Today I have the pleasure of interviewing Anna Sherman about her debut book The Bells of Old Tokyo (Picador 2019). Anna Sherman is an Oxford-based writer whose book has been lauded by critics and shortlisted for the 2020 Edward Stanford Travel Writing Award.
Tell us about your new book.
The Bells of Old Tokyo is my love-letter to the city. The book began with a question: why does the Japanese language have so many words for ‘time,’ when English has so few? If you look up TIME in a Japanese dictionary… you find a huge number of entries. I felt ill-equipped to answer that question myself, so I put it to the most interesting people I could find – Japanese artists, scientists, historians – to hear what they thought time was. No one had the same answer.
Tokyo is so vast that it passes what any single human can experience, and its rapid-speed development makes mapping the landscape even harder. Buildings are knocked down and replaced almost overnight; landmarks and cultural sites appear and disappear.
I was trying to catch the city in a particular era – the first decade of the twenty-first century – that was a meditation on time, too. What remains, when a person or a place disappears? What can we know about what’s gone?
What is your connection with Japan and Tokyo?
I had no link with Japan at all until I was thirty, when I moved from London to Tokyo. But my family come from a small town that’s only ten miles away from Rohwer, where Japanese-Americans were interned during WW2. (The actor George Takei grew up there.) The poems interned Japanese wrote in Arkansas are intensely moving to me. So many elements are familiar: thunderstorms, dense forest swamps, certain landscapes, trains. Loneliness. It’s my home and yet it’s not. To read those little verses in classical Japanese is like being on the reverse side of a mirror: wonderful.
When I was researching Bells, I made several visits to Mr. Nakayama Hiroyuki, the priest who officiates at the site where for almost 250 years, the Tokugawa shoguns executed criminals and dissidents. The idea of the kizuna (‘connection’) was very important to Mr. Nakayama. For him, ‘connection’ was this invisible web woven between things, places, eras, people.
The example Mr. Nakayama gave me was this: in the mid-19th-century, contact with foreigners was expressly forbidden, and a scholar was thrown into the prison (near Mr. Nakayama’s house) because of his excessive interest in Western ideas. The man waited to be executed, but while he was in prison, government policy changed, and instead of being killed, he was ordered to create a Japanese-English dictionary. He did. Mr. Nakayama used that same dictionary at university.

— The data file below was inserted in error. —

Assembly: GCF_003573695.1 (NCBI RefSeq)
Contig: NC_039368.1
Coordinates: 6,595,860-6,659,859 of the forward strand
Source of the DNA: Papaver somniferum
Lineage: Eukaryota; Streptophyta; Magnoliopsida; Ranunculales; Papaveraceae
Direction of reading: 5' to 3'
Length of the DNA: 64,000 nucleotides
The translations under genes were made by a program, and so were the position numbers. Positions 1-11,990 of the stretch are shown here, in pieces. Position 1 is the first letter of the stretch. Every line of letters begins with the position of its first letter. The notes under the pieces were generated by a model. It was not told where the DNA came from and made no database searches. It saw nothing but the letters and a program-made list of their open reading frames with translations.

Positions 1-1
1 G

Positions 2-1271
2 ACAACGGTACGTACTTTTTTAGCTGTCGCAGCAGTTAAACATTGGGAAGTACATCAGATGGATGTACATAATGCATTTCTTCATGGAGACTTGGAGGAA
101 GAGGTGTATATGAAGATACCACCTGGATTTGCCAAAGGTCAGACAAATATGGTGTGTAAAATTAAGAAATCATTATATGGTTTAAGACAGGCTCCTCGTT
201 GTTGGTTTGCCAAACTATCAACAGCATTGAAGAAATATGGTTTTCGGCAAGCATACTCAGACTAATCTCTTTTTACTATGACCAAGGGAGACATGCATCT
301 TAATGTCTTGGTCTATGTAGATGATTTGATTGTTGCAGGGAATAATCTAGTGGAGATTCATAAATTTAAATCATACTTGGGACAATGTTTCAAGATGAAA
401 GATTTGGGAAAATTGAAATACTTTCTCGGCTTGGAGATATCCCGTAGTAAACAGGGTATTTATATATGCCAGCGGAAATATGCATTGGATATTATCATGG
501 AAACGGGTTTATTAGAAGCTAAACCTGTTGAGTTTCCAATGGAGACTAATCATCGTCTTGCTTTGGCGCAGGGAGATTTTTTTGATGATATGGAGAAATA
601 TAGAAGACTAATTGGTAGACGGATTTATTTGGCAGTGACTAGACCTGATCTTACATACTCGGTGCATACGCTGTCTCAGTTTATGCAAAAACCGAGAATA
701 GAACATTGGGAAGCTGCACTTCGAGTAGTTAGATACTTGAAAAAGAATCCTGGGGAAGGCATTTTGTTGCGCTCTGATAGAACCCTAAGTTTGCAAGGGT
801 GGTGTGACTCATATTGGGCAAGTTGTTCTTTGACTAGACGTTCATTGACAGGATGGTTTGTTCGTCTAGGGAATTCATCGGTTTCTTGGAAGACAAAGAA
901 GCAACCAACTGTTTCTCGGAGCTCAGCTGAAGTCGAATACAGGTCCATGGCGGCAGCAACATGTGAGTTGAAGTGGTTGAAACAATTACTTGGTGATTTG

One day an old, old man visited the temple: he was the grandson of the 19th-century scholar. Mr. Nakayama said to me: ‘That was a connection.’ Mr. Nakayama felt the jail itself was a kind of link – between 21st-century Tokyo & its origins – which is why he wanted the jail’s ruins preserved.
Tom Stoppard called this, ‘Six Degrees of Separation.’ We’re all linked together – the trick is to figure out how.
Japan is often described as a place that Westerners have a hard time understanding due to its complexity or, perhaps, its nuance.
Everywhere is complex! Everywhere is nuanced!
– It’s true, though, that Japan feels like a fractal. Or like that Eames movie, ‘Powers of Ten.’ You can zoom in until you get to an atom, and zoom out until you’re beyond our galaxy.
When I first arrived in Tokyo, I spent two years walking the city – I was a researcher for an architect – and then ten years writing Bells. You could say that all the research I did was an effort to understand the things I saw, and the experiences I had, in those first two years.
I never felt I was anywhere exotic, somewhere ‘other.’ I thought I was somewhere beautiful, somewhere interesting, and occasionally somewhere frustrating. It may sound like a contradiction, but while I lived in Japan, I felt I belonged as an outsider. To be always on the fringes was comfortable: for most of my mistakes – and some weren’t trivial – I always got a pass. ‘Oh, you’re a foreigner, and doing the best that you can.’
You note that the Japanese have several different words and ideas for “time.”
The Japanese do have many different words for time. You could think of the language as being like your grandmother’s attic – full of inherited objects.